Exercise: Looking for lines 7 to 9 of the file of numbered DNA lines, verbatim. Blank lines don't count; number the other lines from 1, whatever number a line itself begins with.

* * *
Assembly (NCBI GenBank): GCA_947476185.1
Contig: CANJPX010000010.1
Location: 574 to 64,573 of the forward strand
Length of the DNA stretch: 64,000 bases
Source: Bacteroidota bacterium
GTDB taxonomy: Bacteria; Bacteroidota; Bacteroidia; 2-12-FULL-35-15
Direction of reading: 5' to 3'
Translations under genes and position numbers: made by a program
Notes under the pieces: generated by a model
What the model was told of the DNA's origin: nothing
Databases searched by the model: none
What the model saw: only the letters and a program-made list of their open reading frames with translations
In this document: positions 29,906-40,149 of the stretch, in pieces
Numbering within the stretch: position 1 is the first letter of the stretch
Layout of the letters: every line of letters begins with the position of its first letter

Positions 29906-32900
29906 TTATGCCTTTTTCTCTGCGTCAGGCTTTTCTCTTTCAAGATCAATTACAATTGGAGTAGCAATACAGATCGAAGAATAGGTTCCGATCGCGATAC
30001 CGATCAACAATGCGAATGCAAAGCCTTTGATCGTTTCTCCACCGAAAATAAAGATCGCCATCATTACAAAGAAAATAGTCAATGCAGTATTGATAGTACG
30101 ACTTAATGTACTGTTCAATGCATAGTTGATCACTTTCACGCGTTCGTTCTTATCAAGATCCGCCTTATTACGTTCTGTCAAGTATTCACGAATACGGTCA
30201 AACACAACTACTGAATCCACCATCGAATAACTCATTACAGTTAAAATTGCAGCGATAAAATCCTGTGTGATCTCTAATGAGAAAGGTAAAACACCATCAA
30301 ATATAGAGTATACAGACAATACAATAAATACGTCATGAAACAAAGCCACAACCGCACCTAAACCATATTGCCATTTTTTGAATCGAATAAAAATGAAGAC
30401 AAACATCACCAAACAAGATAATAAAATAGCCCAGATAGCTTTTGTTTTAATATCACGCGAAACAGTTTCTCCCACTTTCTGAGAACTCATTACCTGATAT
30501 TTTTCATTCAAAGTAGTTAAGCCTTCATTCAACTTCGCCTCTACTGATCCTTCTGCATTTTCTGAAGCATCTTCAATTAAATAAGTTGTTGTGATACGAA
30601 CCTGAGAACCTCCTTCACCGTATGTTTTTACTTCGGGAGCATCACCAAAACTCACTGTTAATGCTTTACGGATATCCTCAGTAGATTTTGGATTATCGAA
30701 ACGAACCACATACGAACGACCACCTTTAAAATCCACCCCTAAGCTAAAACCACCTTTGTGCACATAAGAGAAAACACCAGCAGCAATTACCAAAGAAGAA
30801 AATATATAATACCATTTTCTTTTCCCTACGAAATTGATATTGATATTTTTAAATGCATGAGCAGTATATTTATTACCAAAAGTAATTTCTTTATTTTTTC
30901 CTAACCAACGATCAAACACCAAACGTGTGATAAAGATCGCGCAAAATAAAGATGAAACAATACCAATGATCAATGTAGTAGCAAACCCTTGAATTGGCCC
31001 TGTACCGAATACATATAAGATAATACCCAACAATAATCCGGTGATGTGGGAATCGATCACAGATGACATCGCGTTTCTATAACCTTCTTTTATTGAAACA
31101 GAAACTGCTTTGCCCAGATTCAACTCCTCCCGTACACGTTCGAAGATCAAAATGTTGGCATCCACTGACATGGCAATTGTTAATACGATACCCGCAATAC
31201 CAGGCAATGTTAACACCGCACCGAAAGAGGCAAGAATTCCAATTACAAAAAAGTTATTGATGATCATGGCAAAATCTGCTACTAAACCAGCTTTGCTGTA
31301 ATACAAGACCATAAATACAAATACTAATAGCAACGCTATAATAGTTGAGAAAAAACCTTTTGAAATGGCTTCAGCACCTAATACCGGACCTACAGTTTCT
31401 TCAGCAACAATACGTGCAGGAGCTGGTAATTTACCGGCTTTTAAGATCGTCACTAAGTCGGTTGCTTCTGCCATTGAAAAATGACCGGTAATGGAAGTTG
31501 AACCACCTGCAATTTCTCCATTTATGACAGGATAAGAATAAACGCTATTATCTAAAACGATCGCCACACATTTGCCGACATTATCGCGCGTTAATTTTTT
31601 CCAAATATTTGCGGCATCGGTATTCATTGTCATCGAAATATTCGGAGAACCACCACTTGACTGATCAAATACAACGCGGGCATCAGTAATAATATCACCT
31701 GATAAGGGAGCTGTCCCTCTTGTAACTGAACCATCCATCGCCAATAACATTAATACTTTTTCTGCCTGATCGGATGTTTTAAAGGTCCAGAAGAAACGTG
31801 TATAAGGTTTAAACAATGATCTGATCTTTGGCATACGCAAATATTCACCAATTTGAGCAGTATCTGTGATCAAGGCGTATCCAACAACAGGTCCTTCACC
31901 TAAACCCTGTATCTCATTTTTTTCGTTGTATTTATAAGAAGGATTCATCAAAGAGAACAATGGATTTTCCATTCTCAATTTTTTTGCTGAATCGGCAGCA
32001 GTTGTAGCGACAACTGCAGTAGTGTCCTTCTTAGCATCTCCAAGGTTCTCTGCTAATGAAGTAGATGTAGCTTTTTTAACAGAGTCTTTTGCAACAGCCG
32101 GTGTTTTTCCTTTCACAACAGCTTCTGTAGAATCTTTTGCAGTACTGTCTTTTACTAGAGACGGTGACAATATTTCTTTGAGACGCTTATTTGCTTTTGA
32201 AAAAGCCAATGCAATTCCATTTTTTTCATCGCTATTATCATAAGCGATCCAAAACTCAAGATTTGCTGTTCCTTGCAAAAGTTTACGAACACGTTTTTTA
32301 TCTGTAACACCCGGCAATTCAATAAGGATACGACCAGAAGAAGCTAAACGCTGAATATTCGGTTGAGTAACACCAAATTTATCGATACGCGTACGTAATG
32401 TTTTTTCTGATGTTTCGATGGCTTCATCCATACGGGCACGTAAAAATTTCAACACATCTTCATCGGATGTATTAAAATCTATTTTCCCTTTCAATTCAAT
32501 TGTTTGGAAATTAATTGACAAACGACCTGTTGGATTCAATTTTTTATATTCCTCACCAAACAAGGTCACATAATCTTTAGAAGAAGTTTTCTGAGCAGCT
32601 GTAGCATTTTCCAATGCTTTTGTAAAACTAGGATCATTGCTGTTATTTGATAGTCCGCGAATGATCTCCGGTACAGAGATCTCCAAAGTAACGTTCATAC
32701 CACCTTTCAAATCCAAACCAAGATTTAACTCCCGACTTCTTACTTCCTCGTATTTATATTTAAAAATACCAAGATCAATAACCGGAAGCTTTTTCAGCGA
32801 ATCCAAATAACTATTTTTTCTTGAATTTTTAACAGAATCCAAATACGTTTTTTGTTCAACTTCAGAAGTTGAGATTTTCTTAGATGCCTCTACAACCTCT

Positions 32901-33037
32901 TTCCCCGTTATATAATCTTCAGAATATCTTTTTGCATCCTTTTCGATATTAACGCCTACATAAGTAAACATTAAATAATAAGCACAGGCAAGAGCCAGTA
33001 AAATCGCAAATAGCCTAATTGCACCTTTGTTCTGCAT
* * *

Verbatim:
Direction of reading: 5' to 3'
Translations under genes and position numbers: made by a program
Notes under the pieces: generated by a model